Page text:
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Catherine J. Frieman

What leads to innovativeness? Are some groups really more creative than others? If previous chapters of this book concerned themselves with asking what innovation is and how it operates as a social practice, then perhaps this chapter is best read as my attempt to answer the rather abstract question “Why is innovation?” In the previous chapter, I explored conservatism, which I pulled apart into various threads – tradition, resistance, continuity, persistence. In this one, I conduct the same sort of dissection of innovativeness. I have already suggested that most

in An archaeology of innovation
Catherine J. Frieman

of singular acts of invention is likely futile. That said, from an archaeological perspective, it is worth our time to question whether invention is simply a momentary conjunction of person, place, thing, and concept, rather than a more extensive and culturally embedded process. Consequently, this chapter will explore the concept of invention – both as a creative act and as part of larger technological systems – to suggest that, like innovation, it emerges from and exists within complex relationships between individuals, technological systems, and wider social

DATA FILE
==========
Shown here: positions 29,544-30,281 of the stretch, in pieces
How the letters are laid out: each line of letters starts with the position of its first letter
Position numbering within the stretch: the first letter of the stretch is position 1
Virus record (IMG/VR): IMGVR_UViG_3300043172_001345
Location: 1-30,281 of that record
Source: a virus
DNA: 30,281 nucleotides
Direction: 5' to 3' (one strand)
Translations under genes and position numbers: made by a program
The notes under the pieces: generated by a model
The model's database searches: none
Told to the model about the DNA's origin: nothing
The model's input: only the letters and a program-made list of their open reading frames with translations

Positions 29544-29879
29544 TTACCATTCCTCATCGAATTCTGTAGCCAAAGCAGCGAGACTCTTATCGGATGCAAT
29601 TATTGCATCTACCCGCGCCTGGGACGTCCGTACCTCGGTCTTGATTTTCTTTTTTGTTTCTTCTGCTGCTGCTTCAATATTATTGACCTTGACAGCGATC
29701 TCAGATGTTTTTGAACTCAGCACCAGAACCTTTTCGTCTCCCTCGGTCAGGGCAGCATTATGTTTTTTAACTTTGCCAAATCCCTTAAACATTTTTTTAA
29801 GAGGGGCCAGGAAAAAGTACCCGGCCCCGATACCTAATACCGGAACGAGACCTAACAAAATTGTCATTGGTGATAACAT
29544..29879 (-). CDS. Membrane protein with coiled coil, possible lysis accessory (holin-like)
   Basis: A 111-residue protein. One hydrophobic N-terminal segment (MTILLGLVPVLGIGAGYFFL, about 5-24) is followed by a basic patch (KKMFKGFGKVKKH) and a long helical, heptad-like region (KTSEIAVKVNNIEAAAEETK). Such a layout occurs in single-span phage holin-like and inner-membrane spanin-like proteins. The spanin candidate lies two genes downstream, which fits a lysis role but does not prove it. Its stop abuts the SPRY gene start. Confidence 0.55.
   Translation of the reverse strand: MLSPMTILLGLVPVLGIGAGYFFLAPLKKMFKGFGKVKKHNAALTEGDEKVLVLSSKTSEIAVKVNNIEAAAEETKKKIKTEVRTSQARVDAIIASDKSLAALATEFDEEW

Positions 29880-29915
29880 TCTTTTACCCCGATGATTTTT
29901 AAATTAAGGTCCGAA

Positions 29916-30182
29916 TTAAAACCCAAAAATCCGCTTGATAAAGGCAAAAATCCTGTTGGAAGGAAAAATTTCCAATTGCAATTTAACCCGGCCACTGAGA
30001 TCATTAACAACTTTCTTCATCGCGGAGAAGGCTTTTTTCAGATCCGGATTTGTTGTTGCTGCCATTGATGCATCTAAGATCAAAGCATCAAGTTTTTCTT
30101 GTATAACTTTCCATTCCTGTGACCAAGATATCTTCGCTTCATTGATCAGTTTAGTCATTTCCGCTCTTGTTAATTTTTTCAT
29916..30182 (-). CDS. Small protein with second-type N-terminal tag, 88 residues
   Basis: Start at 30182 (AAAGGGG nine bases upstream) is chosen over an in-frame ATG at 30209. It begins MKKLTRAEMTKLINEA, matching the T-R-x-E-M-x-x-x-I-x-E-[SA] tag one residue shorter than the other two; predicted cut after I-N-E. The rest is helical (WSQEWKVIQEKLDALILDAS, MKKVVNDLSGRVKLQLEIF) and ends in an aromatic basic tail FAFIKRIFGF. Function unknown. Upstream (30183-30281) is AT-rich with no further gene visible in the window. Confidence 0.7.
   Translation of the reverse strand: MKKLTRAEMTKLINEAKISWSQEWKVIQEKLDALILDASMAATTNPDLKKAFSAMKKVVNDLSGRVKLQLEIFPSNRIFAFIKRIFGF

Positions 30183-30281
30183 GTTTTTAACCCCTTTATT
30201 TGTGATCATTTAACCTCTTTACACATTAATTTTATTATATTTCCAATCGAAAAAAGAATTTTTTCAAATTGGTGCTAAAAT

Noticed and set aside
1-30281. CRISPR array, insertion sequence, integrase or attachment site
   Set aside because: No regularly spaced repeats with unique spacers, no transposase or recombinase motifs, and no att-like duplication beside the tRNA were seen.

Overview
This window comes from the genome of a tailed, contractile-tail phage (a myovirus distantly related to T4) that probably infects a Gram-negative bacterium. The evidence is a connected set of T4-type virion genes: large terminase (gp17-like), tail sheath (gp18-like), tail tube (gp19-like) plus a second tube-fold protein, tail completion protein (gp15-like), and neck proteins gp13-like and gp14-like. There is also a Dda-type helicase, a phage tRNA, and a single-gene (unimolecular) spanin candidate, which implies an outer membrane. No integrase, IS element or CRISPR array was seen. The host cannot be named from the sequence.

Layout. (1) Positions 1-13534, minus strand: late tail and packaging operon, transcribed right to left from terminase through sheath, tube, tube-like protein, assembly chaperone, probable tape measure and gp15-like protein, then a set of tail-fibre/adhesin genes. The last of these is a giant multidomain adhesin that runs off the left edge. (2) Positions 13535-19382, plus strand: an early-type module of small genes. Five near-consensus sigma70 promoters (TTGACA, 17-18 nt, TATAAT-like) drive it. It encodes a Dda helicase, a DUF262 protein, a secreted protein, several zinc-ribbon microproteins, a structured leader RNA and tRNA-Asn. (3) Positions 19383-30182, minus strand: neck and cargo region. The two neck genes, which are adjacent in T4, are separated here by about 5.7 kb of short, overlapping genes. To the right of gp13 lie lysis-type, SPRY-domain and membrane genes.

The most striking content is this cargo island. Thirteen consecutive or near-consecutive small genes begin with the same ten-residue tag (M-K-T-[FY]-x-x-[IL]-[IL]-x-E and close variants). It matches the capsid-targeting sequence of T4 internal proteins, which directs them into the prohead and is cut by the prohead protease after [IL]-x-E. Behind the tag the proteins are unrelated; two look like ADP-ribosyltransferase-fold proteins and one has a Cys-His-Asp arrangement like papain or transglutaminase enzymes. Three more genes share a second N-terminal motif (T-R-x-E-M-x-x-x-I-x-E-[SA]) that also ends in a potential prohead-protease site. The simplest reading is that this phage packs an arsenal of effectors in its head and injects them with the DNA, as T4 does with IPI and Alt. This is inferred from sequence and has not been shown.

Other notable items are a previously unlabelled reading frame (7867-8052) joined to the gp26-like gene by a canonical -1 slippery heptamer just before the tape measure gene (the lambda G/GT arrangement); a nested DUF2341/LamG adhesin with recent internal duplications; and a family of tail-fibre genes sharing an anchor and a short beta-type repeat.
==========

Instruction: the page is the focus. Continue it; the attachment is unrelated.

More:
in An archaeology of innovation
Open Access (free)
Face to face with the past
Author: Melanie Giles

The ‘bog bodies’ of north-western Europe have captured the imagination of poets as much as archaeologists, confronting us with human remains where time has stopped – allowing us to come ‘face to face’ with individuals from the past. Their exceptional preservation allows us to examine unprecedented details of both their lives and deaths, making us reflect poignantly upon our own mortality. Yet this book argues that they must be resituated within a turbulent world of endemic violence and change, reinterpreting the latest Continental research and new discoveries in this light. The book features a ground-breaking ‘cold case’ forensic study of Worsley Man: Manchester Museum’s ‘bog head’ and brings the bogs to life through both natural history and folklore, as places that were rich, fertile, yet dangerous. Finally, it argues that these remains do not just pose practical conservation problems but philosophical dilemmas, compounded by the critical debate on if – and how – they should be displayed, with museum exemplars drawn from across the globe